Pfc. Yale Partlow, a member of COAST, talks with three students

Community Outreach and Support Team recognized for its commitment to the University and West Baltimore communities.

Over the past year, the University of Maryland, Baltimore Police Department’s (UMBPD) Community Outreach and Support Team (COAST) has made significant contributions to our on- and off-campus community. Because of its impact in West Baltimore, COAST has been awarded the Governor’s Award for Outstanding Proactive Crime Prevention Programs in Maryland.

COAST, which will receive the award during a ceremony Dec. 5 in Annapolis, was formed in October 2018 under the direction of UMBPD Police Chief Alice K. Cary, MS. The team provides opportunities for the UMB community and its neighbors, who often face a wide variety of hardships. By fostering positive relationships year-round, UMBPD is able to build bridges within people in communities who might otherwise be hesitant to work with police. This strategy of community-based policing focuses on police being a part of the community, not just simply working in the community.

Officers in COAST mentor young students after school in the Police Athletic/Activities League (PAL) program and teach Drug Abuse Resistance Education (DARE) weekly in Baltimore City schools. The Community Engagement Academy invites members of the community to get a behind-the-scenes look inside UMBPD, from what it’s like to enter the police academy through the daily decision-making process for law enforcement officers.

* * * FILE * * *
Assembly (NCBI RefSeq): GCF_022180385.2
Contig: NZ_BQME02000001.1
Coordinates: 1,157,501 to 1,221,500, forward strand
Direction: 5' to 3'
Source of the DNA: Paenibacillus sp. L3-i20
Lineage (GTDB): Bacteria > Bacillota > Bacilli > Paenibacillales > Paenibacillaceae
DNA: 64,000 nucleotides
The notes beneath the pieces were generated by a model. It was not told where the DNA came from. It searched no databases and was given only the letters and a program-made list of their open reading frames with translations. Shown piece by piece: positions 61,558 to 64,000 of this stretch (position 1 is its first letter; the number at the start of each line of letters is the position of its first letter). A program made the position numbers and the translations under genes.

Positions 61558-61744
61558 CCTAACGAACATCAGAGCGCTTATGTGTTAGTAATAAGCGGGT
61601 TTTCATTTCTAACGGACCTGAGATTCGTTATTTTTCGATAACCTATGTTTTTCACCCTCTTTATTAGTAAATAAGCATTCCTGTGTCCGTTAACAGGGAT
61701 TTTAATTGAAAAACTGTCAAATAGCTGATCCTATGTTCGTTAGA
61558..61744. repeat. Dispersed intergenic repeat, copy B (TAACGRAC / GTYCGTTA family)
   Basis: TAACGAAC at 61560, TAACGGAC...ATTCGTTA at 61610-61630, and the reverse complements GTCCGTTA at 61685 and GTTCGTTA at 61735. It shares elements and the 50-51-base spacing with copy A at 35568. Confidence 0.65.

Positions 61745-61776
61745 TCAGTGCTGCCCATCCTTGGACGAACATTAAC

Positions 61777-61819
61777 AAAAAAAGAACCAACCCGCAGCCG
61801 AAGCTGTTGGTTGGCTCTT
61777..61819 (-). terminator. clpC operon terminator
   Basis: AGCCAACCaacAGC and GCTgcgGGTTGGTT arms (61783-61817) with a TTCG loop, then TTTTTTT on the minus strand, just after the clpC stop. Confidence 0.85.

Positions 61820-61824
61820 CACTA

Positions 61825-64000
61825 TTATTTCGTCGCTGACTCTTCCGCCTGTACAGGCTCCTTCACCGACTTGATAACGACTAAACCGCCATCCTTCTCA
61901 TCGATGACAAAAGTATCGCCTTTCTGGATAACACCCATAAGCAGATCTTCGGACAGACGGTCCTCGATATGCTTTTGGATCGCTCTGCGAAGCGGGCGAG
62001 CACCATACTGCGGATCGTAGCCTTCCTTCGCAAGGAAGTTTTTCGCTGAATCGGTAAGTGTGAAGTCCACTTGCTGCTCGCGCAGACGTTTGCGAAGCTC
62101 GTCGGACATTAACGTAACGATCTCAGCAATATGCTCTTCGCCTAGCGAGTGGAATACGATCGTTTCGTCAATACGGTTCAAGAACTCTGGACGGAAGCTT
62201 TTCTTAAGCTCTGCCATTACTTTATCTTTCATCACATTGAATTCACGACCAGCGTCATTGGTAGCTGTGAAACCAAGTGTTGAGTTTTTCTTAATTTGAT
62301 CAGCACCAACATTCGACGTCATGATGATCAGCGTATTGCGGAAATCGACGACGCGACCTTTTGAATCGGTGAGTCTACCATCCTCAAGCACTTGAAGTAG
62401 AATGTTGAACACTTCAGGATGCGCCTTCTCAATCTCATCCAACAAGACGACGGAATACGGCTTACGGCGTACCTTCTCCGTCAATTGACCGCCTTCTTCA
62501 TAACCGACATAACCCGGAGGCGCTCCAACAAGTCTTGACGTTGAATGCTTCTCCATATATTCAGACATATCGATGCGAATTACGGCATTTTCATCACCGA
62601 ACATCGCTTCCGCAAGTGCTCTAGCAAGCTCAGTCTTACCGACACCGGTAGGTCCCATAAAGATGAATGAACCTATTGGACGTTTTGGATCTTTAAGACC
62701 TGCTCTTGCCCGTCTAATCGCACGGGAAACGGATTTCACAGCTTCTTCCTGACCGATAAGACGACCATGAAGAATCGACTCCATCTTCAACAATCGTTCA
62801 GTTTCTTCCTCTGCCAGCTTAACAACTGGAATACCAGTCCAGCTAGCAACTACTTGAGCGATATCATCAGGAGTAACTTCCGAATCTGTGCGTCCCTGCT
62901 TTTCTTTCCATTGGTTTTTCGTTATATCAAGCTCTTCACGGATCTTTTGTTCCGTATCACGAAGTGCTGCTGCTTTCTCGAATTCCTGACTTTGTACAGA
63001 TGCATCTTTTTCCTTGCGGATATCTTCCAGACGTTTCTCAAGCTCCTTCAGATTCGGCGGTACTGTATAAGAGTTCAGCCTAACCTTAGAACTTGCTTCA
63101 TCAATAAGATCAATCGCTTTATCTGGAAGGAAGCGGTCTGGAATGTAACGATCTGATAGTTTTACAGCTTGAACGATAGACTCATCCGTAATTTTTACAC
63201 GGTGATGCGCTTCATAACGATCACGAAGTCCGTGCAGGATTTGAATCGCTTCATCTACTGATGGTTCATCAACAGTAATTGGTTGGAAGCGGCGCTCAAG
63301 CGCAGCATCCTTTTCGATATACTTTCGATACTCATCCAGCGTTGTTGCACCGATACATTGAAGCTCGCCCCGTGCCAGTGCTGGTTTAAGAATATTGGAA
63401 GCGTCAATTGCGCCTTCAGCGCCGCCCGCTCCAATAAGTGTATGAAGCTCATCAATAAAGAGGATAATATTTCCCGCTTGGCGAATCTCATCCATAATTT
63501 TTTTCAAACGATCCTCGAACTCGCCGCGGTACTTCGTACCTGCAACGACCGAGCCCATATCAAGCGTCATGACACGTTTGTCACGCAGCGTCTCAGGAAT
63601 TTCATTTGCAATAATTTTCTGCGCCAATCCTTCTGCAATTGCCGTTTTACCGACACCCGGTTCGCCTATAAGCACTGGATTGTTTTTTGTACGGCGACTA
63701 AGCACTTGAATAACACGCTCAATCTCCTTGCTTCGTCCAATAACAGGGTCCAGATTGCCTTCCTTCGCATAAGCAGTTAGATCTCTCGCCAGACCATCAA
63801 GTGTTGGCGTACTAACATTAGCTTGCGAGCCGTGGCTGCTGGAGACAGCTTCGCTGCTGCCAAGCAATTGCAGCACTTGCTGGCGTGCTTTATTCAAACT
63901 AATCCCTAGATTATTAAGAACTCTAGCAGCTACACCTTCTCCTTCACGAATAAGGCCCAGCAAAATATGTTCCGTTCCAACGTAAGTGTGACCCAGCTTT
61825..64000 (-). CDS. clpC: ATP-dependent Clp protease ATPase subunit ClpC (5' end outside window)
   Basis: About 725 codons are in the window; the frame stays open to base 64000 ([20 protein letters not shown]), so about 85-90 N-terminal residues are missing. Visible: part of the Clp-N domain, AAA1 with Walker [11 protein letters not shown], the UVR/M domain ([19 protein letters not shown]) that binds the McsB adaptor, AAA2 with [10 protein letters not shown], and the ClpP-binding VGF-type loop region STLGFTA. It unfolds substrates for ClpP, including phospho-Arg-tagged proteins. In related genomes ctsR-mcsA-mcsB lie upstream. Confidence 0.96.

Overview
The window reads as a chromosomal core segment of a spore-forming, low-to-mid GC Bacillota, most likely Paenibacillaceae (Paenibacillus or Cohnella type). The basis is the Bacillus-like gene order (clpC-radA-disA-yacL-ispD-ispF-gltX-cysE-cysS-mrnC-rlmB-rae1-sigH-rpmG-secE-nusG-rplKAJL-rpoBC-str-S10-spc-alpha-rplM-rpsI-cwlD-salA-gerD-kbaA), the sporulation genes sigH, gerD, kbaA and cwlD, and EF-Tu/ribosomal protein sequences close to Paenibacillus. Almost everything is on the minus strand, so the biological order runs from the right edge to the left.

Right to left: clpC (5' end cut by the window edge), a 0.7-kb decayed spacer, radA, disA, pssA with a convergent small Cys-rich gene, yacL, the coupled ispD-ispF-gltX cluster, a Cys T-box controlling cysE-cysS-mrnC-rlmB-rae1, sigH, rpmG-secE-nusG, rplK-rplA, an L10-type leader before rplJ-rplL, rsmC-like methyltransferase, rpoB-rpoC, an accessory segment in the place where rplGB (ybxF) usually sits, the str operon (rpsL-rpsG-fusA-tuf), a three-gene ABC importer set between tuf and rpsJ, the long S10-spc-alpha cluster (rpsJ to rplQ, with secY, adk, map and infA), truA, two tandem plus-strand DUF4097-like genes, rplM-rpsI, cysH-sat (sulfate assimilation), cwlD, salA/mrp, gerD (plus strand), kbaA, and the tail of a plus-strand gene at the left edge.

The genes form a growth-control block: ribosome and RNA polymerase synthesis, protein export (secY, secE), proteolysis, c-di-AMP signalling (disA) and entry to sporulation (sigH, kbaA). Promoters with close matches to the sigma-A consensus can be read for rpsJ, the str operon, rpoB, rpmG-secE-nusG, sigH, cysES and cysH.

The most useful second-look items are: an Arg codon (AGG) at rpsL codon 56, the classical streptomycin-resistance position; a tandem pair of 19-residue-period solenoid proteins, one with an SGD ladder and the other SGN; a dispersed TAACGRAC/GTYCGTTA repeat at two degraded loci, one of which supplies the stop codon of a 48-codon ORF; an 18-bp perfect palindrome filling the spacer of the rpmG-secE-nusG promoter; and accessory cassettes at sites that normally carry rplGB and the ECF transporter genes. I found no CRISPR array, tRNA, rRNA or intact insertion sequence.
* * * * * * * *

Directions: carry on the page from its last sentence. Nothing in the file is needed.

In June, comfort K-9 dog Lexi joined COAST. Lexi is only the third university police comfort dog in the country. The K-9 is trained to provide stress relief and affection to people dealing with anxiety, depression, trauma, or mental illness. Lexi serves many different communities — working with UMB’s graduate students who undergo immense pressure and stress; working with community members who might suffer from a variety of mental illnesses, post-traumatic stress disorder, trauma, and anxiety; and working with UMBPD officers to promote self-care. Lexi also helps to humanize the UMBPD by encouraging all dog lovers to approach and interact with police.

COAST’s outreach and crisis intervention liaison, Pfc. Yale Partlow, connects community members in crisis with critical social services. He is a key liaison to Baltimore City’s Law Enforcement Assisted Diversion (LEAD) program, which redirects people arrested for low-level drug offenses to treatment and other services. Every day, Partlow works with dozens of people experiencing homelessness in Baltimore, providing not only needed support, but also empathy and compassion. This role delves beyond the surface-level view of homelessness and explores the complexities of drug addiction, mental illness, and poverty.

COAST has become a nationwide model for outreach and crisis intervention efforts. Members of COAST have worked with law enforcement agencies across the country to grow their own community outreach programs based on COAST best practices.

(In photo: Pfc. Yale Partlow, a member of COAST, talks with three students.)

Read about COAST’s homeless outreach symposiums at the links below.

First symposium

Second symposium



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